The challenge is simply to be open minded. I consider everything to be possible. I also consider that anything that we believe to be fact can, at some point, be proven false and then later true again, and so forth. Current theories are simply just that, theories. We can never know exactly what happened unless we were there to observe for ourselves. Even then, we cannot fully trust our memory as our perception will certainly have skewed our view of actual events.

The point to all this is just to realize that science is humanity's way of trying to understand the universe that we live in, not to explain away religion. Religion is a human construct, and there are many variations. In my opinion, no religion is better or more correct than another. We are all entitled to our beliefs based on our own individual experiences. My experience leaves me right on that imaginary line between science and religion. It is an amazing vantage point from which to view the universe. I can see both sides of the story and how they intermingle. It is deeply fascinating.

Saturday, February 2, 2008

For the Children

Since moving to New York, I have had the distinct privilege of getting to know Charyl Gerring, Affiliate Assistant Professor, University of Washington, Graduate School of Social Work. Our relationship began when she asked me to help her learn to use her computer. (She's in her 80's, and like most people of her generation, she grew up in a world where people did not rely on computers like we do today.)

Over the years, I have grown very fond of Charyl and strongly believe that her work has the potential to help children in foster care to grow up without much of the psychological damage that the current system causes. Her idea is simple: keep the birth family involved. She has told me stories about birth families and foster families coming together to create an extended family in which the children thrive. Unfortunately, the system is resistant to change, so much so that they are unable to see the potential of something so simple.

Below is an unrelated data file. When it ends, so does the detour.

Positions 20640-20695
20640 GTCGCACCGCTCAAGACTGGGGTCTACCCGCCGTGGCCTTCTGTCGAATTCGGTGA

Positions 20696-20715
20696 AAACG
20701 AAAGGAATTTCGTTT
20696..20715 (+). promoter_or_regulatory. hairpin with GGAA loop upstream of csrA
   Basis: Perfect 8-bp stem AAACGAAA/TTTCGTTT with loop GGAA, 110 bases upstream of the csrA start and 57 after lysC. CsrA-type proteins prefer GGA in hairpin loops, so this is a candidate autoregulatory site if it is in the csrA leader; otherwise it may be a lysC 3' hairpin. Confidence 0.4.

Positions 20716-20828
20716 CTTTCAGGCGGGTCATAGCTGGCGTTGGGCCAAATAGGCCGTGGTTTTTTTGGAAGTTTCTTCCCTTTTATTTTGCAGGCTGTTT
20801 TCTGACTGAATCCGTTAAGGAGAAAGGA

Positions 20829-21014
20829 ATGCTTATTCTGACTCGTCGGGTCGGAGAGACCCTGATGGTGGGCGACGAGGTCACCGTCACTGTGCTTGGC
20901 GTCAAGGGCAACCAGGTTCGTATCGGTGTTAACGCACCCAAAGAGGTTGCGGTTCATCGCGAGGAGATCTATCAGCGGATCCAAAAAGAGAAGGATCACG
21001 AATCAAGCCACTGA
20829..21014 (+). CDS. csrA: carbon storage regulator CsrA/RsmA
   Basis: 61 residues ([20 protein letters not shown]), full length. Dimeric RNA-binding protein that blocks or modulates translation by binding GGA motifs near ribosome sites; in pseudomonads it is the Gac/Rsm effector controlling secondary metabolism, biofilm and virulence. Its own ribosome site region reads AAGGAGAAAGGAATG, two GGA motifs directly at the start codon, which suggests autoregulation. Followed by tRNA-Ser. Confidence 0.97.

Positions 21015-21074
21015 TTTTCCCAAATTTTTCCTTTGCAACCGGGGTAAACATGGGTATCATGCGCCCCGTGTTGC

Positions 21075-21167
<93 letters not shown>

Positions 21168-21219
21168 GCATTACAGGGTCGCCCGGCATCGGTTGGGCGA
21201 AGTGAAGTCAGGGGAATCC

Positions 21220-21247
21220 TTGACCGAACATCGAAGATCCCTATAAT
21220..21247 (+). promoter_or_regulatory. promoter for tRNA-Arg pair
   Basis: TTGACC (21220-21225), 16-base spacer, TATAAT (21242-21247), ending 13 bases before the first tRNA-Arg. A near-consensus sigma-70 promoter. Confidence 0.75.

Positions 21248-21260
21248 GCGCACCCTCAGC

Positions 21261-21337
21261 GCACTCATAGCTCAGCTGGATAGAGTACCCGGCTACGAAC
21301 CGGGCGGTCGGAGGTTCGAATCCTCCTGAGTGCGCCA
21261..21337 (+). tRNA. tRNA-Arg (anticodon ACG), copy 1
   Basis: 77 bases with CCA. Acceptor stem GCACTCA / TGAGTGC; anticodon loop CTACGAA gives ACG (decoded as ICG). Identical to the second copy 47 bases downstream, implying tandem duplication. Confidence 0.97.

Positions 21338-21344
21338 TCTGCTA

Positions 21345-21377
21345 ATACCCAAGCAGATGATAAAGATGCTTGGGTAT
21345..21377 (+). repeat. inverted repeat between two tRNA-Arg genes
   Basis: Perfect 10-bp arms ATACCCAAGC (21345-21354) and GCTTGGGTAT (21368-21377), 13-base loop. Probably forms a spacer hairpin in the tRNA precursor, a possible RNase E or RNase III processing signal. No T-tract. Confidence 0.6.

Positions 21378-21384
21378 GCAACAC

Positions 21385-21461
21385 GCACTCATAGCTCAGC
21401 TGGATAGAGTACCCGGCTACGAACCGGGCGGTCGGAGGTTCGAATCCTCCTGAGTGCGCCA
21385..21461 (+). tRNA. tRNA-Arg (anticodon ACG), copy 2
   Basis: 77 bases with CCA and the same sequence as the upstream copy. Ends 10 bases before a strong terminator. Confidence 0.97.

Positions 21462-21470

Sadly, Charyl is fighting breast cancer for the second time in her life. She tells me that she may only have months to live, but I'm a bit more optimistic. (I've been watching her heal since her surgery and I am amazed. My 34-year-old body takes longer to heal a pimple!) My greatest fear is that her ideas will pass with her and the children will suffer for it.

Charyl has been published, so the word is out there, but the system is still reluctant to change. My hope is that, in the remaining time that we have with her, she will be able to break through the resistance and inspire a change that will benefit all of the children, present and future, in the foster care system.

Thursday, January 10, 2008

CBS Sunday Morning News

As I sit here with my laptop, I am watching the CBS Sunday Morning News, though it's not Sunday morning. (Ah, the magic of that wonderful invention: the DVR.) My father introduced me to the program when I was young, but it was rare that we caught it. After all, Sunday morning is ideal for sleeping in. When I told my dad that I was getting a DVR, he said that it was worthwhile even if it only made it possible for us to never miss this one show. I always feel at home, wherever I am, when this program is on the television screen.